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Your Most Recent 'AIG Still Spends Absurd Amounts Of Taxpayer Money On Dumb Things' News!

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Evil insurance cashburner AIG loves to take $150 billion (so far!) of your money to pay off its toxic debts, such as executive pay packages, luxurious corporate junkets and, now,sports team jerseys!


See, your associate editor just bought this fun new soccer video game and loves to play as England's Manchester United, because (a) they have so many good players and (b) printed on their jerseys are the huge letters "AIG," which is just so comical and embarrassing -- especially since it was an English unit of AIG that lost all of the company's money by selling credit-default swaps like hotcakes!

Well, AIG is spending $125 million to renew on that sponsorship. Because if AIG's name appears on the soccer players' jerseys, then suddenly people will want to invest in or buy services from that terrible, immoral global chop-shop.

Congress? HELLO? CONGRESS? Oversight! On the AIG! They're doing weeeeeeeeird stuff! Watch them!

Bailed-out companies AIG, Citibank have no plans to cancel expensive sports sponsorships. [Think Progress]

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It started with them damn hats. (Image: Wikimedia Commons)

A guest post by "Knitsy McPurlson," which we suspect is not a real name.

Yr Wonkette is not the only website run by brilliant peoples unafraid to poke people with sharp, pointy sticks. Ravelry.com – a website for knitters, crocheters, and other folks interested in textiles and fiber arts – is poking people with knitting needles, which are very sharp indeed.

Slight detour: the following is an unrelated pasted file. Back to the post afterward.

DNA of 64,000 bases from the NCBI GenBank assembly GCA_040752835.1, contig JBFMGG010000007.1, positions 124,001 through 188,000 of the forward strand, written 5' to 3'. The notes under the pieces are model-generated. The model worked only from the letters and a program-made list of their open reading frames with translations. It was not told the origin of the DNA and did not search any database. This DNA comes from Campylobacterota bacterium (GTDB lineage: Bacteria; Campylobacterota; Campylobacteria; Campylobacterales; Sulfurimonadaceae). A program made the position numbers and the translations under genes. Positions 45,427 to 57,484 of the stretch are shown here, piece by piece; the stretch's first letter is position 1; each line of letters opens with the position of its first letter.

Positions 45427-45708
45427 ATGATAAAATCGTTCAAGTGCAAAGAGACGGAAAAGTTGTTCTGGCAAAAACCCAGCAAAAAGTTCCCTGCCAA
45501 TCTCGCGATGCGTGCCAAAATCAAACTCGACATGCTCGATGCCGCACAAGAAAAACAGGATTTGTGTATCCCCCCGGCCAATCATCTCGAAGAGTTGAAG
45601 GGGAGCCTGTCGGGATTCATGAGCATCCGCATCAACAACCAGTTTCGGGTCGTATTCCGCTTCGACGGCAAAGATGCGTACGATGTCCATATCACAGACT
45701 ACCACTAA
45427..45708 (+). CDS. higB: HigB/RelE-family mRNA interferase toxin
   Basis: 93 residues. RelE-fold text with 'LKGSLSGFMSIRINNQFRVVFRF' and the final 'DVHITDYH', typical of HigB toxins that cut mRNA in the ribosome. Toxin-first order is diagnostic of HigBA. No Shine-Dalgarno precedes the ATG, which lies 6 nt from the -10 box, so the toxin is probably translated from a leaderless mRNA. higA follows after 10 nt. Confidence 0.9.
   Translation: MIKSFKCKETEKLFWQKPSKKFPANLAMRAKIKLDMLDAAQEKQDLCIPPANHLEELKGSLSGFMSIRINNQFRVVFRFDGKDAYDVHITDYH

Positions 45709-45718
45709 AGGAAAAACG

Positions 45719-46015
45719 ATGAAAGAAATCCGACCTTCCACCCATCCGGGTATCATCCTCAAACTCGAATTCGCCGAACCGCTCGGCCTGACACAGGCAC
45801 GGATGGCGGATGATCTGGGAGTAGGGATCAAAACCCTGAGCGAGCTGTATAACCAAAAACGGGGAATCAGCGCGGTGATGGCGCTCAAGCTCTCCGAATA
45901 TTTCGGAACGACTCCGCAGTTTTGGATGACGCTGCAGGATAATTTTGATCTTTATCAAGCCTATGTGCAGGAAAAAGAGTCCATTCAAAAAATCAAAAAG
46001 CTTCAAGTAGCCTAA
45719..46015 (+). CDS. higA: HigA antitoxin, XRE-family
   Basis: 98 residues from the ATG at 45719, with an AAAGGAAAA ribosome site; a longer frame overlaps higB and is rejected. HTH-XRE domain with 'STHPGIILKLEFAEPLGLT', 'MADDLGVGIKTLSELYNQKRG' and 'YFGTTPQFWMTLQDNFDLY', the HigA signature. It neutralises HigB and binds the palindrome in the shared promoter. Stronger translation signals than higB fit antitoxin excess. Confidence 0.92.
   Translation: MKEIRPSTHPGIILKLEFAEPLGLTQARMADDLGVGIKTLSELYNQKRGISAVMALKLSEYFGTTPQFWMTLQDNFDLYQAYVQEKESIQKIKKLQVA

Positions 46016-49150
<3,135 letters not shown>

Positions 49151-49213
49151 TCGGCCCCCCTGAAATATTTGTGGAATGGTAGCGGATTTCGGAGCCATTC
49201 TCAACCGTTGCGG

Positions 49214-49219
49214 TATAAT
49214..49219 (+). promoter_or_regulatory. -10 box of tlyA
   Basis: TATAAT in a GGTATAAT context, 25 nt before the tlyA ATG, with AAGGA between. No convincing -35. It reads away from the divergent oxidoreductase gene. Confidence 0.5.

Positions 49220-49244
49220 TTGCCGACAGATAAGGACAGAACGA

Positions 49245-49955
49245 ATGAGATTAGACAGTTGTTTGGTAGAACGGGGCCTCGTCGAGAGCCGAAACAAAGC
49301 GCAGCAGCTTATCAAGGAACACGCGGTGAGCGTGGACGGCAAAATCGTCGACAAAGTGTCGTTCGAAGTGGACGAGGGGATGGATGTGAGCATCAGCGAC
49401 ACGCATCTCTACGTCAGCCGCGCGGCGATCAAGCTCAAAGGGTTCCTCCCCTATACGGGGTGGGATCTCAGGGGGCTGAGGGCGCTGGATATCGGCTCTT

This past weekend, Ravelry.com's founders showed the world how easy it is to de-platform white nationalists and racists when they banned all "support of Donald Trump and his administration" from their website, concluding they "cannot provide a space that is inclusive of all and also allow support for open white supremacy." Seems like people smart enough to decode a knitting pattern are also smart enough to decode Trump's not-so-hidden message of racism and white nationalism.

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One day, God willing, my grandchildren will click open their history textbooks and read about the Central American migrant internment camps. They'll learn about sick kids, locked in cages, kept hungry and dirty and cold for weeks on end, and they'll be horrified.

"Bubbie," they'll say, "how could this happen in America? How could there be toddlers sleeping on the ground without blankets, without soap or toothbrushes to clean themselves?"

"I don't know. I wish I had done more. I'm ashamed," I'll say. We will all have to answer for this atrocity. But some of us will have to answer more than others. Not just the archvillains like Stephen Miller and John Kelly, but the people who kept right on doing their jobs, even as those jobs morphed into defending concentration camps.

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